Source Liver Diseases Branch, National Institute of Diabetes and Digestive and Kidney Diseases, National Institutes of Health, Bethesda, MD, USA.
BACKGROUND: Combination antiviral therapy holds the promise of increasing response rates while decreasing antiviral resistance, but has yet to be shown to be beneficial or necessary in chronic hepatitis B.
AIM: To evaluate the benefit of combination therapy with adefovir and lamivudine versus adefovir alone in maintaining virological, biochemical and histological responses.
METHODS: Patients with chronic hepatitis B with and without previous lamivudine therapy were randomised to receive adefovir alone (10 mg/daily) or adefovir and lamivudine (100 mg/daily) for up to 192 weeks. Study endpoints were (i) maintained virological (HBV DNA <500 copies/mL), biochemical and histological response, (ii) loss of HBeAg and (iii) loss of HBsAg.
RESULTS: A total of 41 patients were enrolled, including 31 HBeAg -positive and 31 treatment-naïve subjects. 30 patients remained on assigned therapy at 192 weeks. The percentage of patients achieving a combined maintained response was higher in the combination than the monotherapy arm, both at week 48 (59% vs. 26%, P = 0.06) and 192 (68% vs. 31%, P = 0.03). At week 192, 76% of the combination vs. 36% of the monotherapy group had loss of HBeAg (P = 0.03). One patient receiving adefovir cleared HBsAg. Adefovir resistance developed in 6 of 19 (32%) monotherapy but none of 22 combination treated patients (P = 0.03).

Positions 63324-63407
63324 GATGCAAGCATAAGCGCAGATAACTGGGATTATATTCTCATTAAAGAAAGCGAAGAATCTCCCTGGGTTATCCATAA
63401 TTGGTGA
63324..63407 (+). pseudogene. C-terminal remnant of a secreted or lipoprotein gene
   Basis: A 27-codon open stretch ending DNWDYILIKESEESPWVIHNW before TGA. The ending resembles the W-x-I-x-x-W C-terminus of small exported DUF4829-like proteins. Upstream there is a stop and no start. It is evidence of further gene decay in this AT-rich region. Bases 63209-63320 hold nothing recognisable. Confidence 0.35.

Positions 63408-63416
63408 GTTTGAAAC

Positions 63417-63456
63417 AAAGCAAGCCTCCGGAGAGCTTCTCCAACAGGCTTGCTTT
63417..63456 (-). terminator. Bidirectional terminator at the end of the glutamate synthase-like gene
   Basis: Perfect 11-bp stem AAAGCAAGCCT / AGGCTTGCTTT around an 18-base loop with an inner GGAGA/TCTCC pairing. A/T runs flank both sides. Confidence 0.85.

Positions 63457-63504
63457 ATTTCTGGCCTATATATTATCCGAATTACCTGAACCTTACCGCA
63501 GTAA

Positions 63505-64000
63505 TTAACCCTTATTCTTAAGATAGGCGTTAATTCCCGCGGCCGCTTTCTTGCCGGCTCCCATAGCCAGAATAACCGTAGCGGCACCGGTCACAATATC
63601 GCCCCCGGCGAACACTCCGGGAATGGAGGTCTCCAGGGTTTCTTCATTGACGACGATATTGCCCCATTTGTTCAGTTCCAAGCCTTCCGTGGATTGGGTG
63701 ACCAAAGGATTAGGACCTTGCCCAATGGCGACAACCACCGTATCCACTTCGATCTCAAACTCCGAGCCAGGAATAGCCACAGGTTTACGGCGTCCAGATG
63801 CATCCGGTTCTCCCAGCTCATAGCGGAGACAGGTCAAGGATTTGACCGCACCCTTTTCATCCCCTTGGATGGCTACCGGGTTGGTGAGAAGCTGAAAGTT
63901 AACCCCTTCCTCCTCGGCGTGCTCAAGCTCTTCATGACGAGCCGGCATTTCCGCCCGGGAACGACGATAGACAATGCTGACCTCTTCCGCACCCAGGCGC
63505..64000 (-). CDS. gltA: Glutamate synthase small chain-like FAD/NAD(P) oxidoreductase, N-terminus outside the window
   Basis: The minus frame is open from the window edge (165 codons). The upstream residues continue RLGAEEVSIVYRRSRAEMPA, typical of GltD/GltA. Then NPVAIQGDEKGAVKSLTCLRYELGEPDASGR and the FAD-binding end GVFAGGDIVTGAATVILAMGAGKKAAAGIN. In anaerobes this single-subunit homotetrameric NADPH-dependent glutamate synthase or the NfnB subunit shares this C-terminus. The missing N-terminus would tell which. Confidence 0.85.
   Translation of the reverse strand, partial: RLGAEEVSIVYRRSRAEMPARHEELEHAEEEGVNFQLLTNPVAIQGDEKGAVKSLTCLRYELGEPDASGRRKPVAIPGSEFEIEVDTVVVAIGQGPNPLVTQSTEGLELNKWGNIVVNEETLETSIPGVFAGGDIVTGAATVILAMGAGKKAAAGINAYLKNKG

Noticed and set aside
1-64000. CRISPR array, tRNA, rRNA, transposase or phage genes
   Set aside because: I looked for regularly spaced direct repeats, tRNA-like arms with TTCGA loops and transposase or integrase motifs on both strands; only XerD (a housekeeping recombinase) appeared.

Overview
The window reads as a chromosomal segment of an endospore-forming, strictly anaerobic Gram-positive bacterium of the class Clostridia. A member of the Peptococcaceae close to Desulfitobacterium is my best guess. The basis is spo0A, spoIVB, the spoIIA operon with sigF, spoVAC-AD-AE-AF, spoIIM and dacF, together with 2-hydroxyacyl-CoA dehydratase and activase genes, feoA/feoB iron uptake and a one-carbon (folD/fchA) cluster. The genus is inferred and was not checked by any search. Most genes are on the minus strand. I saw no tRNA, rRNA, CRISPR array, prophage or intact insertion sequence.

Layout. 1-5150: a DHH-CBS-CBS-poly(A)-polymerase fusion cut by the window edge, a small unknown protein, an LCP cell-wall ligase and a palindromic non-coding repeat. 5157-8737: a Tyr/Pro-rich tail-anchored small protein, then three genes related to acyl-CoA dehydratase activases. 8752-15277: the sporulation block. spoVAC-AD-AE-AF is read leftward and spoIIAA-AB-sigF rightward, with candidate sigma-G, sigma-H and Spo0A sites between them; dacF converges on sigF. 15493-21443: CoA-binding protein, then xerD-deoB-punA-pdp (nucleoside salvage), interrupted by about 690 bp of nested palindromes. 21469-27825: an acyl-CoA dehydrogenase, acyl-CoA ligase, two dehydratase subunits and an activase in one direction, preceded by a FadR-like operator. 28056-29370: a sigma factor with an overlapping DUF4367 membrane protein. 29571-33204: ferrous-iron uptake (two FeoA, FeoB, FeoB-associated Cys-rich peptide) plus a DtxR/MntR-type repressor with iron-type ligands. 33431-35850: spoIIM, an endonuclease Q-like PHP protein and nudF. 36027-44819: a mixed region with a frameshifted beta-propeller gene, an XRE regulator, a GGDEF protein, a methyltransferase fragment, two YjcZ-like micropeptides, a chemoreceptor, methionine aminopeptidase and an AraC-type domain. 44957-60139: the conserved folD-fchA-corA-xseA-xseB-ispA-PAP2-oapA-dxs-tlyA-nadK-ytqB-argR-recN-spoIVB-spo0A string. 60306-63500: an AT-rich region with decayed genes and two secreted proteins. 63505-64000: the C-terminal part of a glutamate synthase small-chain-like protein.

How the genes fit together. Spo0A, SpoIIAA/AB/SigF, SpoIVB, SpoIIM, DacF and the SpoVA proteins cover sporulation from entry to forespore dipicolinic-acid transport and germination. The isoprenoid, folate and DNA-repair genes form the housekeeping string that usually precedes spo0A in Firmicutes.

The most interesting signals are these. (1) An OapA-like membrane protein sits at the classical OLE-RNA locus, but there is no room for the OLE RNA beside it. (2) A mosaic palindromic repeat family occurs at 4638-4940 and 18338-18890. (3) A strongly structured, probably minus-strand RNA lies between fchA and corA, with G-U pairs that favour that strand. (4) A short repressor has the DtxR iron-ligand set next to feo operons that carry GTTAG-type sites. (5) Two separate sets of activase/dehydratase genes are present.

CONCLUSIONS: Extended combination therapy with lamivudine and adefovir is associated with a high rate of long-term virological and biochemical response. Adefovir monotherapy appears to be less effective mainly because of poor initial response and the ultimate development of antiviral resistance (www.Clinical. Trials.gov NCT00023309).